Which brings us last, but absolutely not least, to the bands themselves. This is a tricky one, because most musicians whose bands regularly headline venues that hold less than 1,000 people, give or take, have day jobs when they’re not on the road. Those men and women will continue working those jobs, but those jobs might be threatened, too. Anyone in the service industry will undoubtedly take a hit, while someone who teaches online guitar lessons, for example, might be OK (although funds availability for students to purchase lessons might be an issue depending on their own circumstances). At the very least, career and release momentum for a number of bands will be stalled; at worst, musicians, who already have it hard enough, will fall on some very, very difficult times. As will all the folks who help support bands on the road: their stage hands, techs, drivers, sound personnel, merch sellers and on down the list. All of these people will be irreparably affected. As a result, bands will have less money to spend on recording new music, and so the contagion spreads into the studio world, too.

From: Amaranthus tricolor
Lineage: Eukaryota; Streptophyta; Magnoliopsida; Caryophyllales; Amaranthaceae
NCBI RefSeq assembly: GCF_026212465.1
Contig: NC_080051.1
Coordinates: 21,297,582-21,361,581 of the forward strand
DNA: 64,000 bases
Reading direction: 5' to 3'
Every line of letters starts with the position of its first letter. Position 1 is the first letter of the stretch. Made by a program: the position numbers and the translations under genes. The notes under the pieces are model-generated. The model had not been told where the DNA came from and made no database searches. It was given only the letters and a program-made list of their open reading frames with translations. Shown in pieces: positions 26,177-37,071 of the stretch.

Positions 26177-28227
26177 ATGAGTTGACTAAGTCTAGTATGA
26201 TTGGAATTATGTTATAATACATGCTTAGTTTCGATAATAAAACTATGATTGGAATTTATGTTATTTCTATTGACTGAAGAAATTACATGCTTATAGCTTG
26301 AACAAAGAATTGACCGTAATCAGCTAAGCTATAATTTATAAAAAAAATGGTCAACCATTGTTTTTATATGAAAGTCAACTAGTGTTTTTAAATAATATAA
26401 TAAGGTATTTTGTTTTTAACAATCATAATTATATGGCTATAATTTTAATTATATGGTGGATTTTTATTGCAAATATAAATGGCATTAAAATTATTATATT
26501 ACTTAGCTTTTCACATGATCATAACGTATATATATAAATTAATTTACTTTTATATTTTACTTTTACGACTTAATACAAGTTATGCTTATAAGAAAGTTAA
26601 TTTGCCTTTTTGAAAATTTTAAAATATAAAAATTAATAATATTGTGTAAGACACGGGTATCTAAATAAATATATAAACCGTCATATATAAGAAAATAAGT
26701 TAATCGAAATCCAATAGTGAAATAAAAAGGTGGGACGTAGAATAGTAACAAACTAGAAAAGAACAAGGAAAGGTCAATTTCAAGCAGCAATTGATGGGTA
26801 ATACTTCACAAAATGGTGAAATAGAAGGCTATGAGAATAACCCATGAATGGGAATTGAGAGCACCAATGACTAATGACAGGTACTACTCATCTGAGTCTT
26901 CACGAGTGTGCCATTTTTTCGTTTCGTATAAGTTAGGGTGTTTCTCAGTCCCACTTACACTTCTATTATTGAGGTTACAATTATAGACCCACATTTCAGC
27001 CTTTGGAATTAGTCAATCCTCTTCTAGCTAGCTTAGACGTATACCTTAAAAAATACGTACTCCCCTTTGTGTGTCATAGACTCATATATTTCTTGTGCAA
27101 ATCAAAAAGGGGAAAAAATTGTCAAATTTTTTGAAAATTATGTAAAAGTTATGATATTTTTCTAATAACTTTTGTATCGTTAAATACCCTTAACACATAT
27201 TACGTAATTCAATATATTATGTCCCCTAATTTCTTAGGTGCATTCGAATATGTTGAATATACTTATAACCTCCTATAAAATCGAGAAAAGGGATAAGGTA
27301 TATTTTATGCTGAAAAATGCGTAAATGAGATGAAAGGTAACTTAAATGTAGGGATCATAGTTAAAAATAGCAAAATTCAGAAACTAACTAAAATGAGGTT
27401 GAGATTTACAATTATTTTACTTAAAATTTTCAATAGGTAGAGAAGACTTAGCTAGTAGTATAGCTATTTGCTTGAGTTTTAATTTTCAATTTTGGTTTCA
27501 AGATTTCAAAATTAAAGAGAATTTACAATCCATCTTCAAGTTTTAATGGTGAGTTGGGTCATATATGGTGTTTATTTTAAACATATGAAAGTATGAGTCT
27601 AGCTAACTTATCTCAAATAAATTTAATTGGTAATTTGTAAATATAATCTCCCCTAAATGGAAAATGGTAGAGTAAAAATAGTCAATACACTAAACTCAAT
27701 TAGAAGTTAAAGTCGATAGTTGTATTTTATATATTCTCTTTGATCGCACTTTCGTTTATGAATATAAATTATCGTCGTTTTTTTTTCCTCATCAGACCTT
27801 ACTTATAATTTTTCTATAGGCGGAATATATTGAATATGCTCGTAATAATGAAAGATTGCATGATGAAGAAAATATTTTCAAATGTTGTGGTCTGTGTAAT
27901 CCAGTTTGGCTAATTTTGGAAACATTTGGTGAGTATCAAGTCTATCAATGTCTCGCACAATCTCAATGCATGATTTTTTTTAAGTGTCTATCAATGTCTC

It never ends. The coronavirus has the potential to profoundly impact the entire industry.
What’s more, all of the above addresses solely the economic impact on anyone who hasn’t been infected. The day-to-day life effects of the coronavirus on a very sick person should speak for themselves, and that’s to say nothing of the insurance nightmare (or, more to the point, the lack thereof) to follow, which is a subject worthy of its own entire post.
Unfortunately there isn’t much I, you or anyone can do, other than to obey public health warnings and do as we’re told to help try and stop this thing sooner rather than later. But at least there is this: the coronavirus is extremely unlikely to hitch a ride on that package you ordered from a record label or from Amazon, so keep supporting your favorite bands and labels via mail order as much as you can!!
And the good news is that all of this will pass, it’s just a question of when. Until then, stay safe out there, people.